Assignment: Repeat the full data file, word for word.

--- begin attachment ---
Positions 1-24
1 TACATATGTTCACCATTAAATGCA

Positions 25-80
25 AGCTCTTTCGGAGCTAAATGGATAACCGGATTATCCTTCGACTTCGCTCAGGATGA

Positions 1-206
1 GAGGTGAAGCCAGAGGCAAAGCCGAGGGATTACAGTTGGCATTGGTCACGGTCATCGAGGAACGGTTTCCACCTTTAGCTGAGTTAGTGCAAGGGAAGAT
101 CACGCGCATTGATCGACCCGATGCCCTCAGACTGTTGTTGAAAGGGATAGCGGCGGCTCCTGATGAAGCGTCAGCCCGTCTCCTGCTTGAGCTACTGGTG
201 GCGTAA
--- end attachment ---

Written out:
Positions 1-24
1 TACATATGTTCACCATTAAATGCA

Positions 25-80
25 AGCTCTTTCGGAGCTAAATGGATAACCGGATTATCCTTCGACTTCGCTCAGGATGA

Positions 1-206
1 GAGGTGAAGCCAGAGGCAAAGCCGAGGGATTACAGTTGGCATTGGTCACGGTCATCGAGGAACGGTTTCCACCTTTAGCTGAGTTAGTGCAAGGGAAGAT
101 CACGCGCATTGATCGACCCGATGCCCTCAGACTGTTGTTGAAAGGGATAGCGGCGGCTCCTGATGAAGCGTCAGCCCGTCTCCTGCTTGAGCTACTGGTG
201 GCGTAA